1.3A meeting was called by the Environmental Services Directorate to investigate what recycling was being carried out by each Directorate and the barriers (if any) present, which prevent expanding recycling within their Directorate.

1.4A copy of the memorandum inviting Directorates to the meeting can be found at Appendix 1.

1.5The meeting was held on the 15th January at Crompton House at which the following Directorates attended.

  • Chief Executives
  • Corporate Services
  • Development Services
  • Education and Leisure
  • Environmental Services
  • Housing Services


2.1The meeting outlined the need to meet Best Value national recycling targets for domestic waste, as failure to do so could be seen as evidence of a failing service, which could result in Secretary of State intervention, and ultimately loss of service.

2.2The Council is currently trying to acquire funding to introduce kerbside collection schemes to reduce the amount of waste going to landfill. To do this it needs not only to find the finance, but also to re-educate the general public into changing their attitude to waste disposal and the need to see waste as a resource and therefore recycle it.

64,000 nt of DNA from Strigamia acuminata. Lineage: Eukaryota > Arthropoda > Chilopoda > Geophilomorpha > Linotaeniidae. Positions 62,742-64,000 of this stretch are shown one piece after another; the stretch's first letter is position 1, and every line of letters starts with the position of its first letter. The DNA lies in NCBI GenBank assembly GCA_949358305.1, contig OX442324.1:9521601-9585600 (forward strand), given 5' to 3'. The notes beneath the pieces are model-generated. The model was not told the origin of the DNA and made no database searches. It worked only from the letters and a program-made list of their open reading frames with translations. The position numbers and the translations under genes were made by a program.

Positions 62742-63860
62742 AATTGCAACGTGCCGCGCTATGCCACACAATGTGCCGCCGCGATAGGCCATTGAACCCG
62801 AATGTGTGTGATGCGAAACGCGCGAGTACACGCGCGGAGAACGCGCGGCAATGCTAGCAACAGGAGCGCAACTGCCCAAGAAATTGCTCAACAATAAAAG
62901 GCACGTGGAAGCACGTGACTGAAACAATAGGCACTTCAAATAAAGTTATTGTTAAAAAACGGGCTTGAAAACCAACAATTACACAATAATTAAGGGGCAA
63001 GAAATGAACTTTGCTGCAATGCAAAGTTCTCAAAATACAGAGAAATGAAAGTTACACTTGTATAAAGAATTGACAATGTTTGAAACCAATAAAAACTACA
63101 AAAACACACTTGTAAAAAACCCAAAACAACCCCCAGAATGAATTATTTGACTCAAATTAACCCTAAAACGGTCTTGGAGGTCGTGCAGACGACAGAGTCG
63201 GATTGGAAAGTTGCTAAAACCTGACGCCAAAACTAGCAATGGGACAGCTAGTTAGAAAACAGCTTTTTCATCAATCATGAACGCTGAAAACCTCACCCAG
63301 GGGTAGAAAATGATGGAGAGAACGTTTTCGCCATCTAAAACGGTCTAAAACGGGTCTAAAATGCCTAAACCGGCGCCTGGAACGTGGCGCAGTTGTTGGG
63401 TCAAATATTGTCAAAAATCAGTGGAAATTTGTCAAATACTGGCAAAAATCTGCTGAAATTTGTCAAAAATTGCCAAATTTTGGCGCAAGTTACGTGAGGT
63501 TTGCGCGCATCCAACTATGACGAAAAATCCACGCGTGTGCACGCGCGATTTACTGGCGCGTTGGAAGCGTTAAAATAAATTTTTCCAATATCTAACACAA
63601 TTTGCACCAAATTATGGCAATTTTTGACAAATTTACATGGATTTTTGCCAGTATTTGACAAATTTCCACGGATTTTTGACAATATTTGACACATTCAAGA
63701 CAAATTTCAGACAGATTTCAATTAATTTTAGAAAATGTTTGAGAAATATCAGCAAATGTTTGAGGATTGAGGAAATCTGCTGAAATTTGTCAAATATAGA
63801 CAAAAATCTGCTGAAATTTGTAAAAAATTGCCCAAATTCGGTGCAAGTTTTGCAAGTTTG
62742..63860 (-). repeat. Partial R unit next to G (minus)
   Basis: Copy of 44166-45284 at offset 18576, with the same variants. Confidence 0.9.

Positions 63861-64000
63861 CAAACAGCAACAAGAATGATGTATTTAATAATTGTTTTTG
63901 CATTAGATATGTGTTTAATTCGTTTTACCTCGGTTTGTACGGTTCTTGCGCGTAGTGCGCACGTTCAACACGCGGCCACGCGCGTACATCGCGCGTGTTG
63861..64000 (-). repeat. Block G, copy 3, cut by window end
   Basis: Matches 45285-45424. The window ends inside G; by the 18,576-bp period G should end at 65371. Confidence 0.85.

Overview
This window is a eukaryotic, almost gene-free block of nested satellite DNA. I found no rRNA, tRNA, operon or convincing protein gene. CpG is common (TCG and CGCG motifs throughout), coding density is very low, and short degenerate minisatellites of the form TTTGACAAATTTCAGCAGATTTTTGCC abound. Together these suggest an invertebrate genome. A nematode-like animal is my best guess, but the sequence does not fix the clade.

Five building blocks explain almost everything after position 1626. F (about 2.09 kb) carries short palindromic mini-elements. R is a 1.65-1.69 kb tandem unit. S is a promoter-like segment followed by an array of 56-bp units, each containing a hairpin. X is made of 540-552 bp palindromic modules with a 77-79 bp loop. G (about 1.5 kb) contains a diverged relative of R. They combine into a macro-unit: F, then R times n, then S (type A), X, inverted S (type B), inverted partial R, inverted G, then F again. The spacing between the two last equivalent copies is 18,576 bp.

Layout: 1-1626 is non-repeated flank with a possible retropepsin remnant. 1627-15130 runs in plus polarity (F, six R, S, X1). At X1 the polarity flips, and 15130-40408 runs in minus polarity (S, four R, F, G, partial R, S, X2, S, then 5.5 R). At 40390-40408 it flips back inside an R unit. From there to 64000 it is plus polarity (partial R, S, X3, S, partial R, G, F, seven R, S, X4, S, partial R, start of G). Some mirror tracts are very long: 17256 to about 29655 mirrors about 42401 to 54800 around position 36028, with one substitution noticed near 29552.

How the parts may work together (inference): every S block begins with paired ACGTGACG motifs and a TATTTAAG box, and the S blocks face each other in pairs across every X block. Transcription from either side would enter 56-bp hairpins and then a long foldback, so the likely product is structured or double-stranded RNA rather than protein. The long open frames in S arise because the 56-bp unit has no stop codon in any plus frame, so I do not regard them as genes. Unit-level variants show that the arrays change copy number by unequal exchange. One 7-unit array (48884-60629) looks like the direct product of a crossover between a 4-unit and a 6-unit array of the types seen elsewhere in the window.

2.3In promoting this message the City Council has a duty to take a lead on this, by recycling as much of its own waste as possible, including ensuring any work undertaken on its behalf, is also subject to sustainable practices (e.g. recycling) wherever possible.

2.4Each Directorate was asked to explain what recycling activities it was currently undertaking and if there were any barriers to developing recycling further.

3.0Directorate Recycling Progress